Subliminal decision-making

April 26, 2018

Subthreshold changes in membrane voltage represent accumulating evidence before a choice. The transcription factor FoxP sets neuronal integration and behavioural decision times.

Decisions take time because the information needed to make them is rarely available all at once but must be gathered sequentially. We know from our own experience that decisions tend to be quick when the choice is unambiguous but protracted when evidence is weak or conflicting. This difficulty-dependent cost of decision time is thought to reflect an underlying need to construct time-averaged sensory representations. Just as engineers average signals over time to reduce the effects of contaminating noise, the brain appears to improve its signal-to-noise ratio by integrating information from sequential samples. The neural structures and mechanisms responsible for this integration process remain incompletely understood.

In experiments asking fruit flies to distinguish between ever closer concentrations of an odour, the Miesenböck group had previously identified a tiny minority of about 200 neurons (out of 100,000 in the brain) as critical determinants of decision time.

In new work reported in the journal Cell, the team found that these neurons collect evidence for the alternative choices as minute voltage changes across their plasma membranes. These changes build up over time until they reach a hair-trigger point, at which the neurons produce an explosive action potential discharge. This discharge signals that a decision has been reached.

‘We have discovered a simple physical basis for a cognitive process,’ says the lead author of the study, Lukas Groschner. ‘Our work suggests that there is an important analogue component to cognition. People sometimes compare the brain to a digital machine operating with sequences of electrical impulses and silences. But much of what looks like silence is actually taken up by analogue computation.’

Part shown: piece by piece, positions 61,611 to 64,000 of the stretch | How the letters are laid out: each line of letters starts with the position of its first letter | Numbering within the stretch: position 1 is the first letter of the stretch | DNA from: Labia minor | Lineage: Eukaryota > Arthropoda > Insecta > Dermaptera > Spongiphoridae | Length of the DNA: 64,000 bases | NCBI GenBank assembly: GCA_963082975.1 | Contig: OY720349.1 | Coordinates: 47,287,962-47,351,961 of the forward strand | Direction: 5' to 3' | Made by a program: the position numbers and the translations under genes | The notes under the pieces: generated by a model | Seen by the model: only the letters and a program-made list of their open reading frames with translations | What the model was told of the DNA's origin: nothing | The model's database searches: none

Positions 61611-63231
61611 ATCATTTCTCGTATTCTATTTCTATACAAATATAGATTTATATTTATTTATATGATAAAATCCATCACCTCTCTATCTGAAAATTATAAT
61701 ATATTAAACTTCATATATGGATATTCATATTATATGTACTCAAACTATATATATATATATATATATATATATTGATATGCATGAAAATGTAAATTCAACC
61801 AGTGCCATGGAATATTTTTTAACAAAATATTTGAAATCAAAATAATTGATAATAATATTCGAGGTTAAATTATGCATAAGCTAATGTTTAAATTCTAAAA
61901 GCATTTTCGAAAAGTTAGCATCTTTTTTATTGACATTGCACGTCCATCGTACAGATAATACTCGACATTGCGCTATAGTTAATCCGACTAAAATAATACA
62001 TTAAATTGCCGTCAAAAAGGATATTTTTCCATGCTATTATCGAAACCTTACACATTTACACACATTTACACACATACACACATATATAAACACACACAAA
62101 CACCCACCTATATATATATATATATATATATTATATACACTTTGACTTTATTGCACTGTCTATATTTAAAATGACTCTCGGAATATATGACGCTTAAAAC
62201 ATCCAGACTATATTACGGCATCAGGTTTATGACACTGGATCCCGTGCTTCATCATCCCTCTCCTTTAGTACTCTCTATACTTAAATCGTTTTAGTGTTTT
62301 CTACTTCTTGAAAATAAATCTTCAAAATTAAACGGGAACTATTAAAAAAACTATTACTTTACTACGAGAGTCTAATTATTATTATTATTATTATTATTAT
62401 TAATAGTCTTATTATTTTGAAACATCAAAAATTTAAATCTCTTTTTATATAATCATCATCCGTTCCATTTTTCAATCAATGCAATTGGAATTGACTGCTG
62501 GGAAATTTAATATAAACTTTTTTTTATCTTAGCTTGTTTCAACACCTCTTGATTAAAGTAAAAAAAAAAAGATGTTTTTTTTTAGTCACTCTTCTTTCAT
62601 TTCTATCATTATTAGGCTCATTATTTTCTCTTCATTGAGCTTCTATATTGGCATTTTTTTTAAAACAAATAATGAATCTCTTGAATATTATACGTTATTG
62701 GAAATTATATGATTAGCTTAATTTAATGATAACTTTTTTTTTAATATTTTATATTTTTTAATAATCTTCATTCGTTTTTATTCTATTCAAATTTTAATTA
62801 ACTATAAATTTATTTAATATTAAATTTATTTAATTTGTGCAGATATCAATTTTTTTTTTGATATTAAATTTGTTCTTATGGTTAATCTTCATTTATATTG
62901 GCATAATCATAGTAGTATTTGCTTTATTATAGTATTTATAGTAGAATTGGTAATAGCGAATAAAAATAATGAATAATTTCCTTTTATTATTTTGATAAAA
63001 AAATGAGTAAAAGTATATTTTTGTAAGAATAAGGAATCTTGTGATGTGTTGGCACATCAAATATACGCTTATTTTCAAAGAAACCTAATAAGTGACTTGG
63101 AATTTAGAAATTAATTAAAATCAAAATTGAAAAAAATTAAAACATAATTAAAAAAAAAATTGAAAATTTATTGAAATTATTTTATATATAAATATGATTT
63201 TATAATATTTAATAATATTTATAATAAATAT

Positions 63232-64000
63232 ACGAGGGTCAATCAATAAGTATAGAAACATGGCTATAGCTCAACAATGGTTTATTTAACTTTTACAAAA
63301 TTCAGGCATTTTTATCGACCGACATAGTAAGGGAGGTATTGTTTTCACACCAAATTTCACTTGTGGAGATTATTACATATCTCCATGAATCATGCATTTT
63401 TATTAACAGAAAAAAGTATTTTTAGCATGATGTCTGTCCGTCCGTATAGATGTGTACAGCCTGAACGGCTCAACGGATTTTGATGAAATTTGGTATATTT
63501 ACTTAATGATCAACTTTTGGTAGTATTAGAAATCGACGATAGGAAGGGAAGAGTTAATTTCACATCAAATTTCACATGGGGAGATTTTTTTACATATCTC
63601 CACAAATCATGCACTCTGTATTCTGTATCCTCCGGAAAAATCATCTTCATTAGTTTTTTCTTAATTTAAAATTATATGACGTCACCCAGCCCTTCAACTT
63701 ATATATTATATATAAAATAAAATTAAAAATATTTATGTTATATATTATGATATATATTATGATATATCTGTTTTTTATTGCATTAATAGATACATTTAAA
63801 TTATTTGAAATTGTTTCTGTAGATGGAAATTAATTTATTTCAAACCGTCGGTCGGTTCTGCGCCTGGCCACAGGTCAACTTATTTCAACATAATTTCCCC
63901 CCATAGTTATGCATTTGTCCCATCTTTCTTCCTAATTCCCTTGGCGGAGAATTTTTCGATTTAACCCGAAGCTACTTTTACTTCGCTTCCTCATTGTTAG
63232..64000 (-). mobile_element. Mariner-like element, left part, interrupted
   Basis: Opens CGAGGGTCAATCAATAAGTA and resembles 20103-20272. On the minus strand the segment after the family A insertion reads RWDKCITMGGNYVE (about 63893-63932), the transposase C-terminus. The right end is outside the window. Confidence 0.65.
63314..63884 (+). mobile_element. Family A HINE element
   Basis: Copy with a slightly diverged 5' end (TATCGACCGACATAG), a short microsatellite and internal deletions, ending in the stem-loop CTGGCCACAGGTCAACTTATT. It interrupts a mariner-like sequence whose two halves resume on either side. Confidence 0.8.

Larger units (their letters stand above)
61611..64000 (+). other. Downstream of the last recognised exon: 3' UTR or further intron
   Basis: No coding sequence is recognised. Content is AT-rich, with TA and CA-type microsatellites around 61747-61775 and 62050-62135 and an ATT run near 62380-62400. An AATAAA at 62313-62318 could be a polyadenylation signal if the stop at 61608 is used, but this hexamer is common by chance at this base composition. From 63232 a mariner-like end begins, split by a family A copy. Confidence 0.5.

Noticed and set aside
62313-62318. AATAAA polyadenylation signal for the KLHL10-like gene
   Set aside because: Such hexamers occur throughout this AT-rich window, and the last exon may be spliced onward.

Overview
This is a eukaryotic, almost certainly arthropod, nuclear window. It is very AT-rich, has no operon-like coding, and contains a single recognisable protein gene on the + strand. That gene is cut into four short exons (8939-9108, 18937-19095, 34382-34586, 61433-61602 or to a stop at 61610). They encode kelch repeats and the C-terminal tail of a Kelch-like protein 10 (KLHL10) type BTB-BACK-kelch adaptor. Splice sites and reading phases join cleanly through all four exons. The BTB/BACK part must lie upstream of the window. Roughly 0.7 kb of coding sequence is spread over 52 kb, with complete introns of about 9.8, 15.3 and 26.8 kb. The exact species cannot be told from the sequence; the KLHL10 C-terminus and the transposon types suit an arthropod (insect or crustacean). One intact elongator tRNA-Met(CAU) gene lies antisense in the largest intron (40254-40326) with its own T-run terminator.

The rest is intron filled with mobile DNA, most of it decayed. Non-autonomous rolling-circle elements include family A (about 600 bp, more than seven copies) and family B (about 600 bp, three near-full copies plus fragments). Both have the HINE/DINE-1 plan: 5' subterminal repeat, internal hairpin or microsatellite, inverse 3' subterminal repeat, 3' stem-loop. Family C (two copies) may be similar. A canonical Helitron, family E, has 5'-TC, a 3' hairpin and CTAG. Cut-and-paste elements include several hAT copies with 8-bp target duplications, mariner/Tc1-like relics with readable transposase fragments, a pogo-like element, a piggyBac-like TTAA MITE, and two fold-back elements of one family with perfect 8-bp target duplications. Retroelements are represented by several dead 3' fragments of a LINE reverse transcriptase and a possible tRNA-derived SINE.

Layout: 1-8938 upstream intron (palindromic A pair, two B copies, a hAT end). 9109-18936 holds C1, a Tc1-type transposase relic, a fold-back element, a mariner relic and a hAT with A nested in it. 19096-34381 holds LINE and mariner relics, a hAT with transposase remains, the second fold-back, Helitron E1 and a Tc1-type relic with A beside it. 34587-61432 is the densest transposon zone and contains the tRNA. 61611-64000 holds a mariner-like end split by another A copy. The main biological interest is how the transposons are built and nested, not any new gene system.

The decision-relevant neurons are distinguished by the presence of a genetic regulator molecule called FoxP.

FoxP determines how evidence is added and retained. Flies with defective FoxP produce too much of a potassium channel that acts like a shock absorber and makes the cells’ voltage less noisy, but also less likely to change with each new piece of information. Decisions therefore take longer—the flies become indecisive.

Fruit flies have one FoxP gene, while humans have four related genes. Human FoxP1 and FoxP2 have been associated with intelligence and cognitive development, hinting at commonalities.

‘Fruit flies have an impressive record for making seemingly impenetrable biological problems tractable,’ says Miesenböck. ‘I wouldn’t be surprised if, in the next 20 years or so, they will do for cognitive science what they did for developmental biology in the recent past.’

Dendritic integration of sensory evidence in perceptual decision-making by Lukas N. Groschner, Laura Chan Wah Hak, Rafal Bogacz, Shamik DasGupta and Gero Miesenböck. Cell (2018)

Decision Time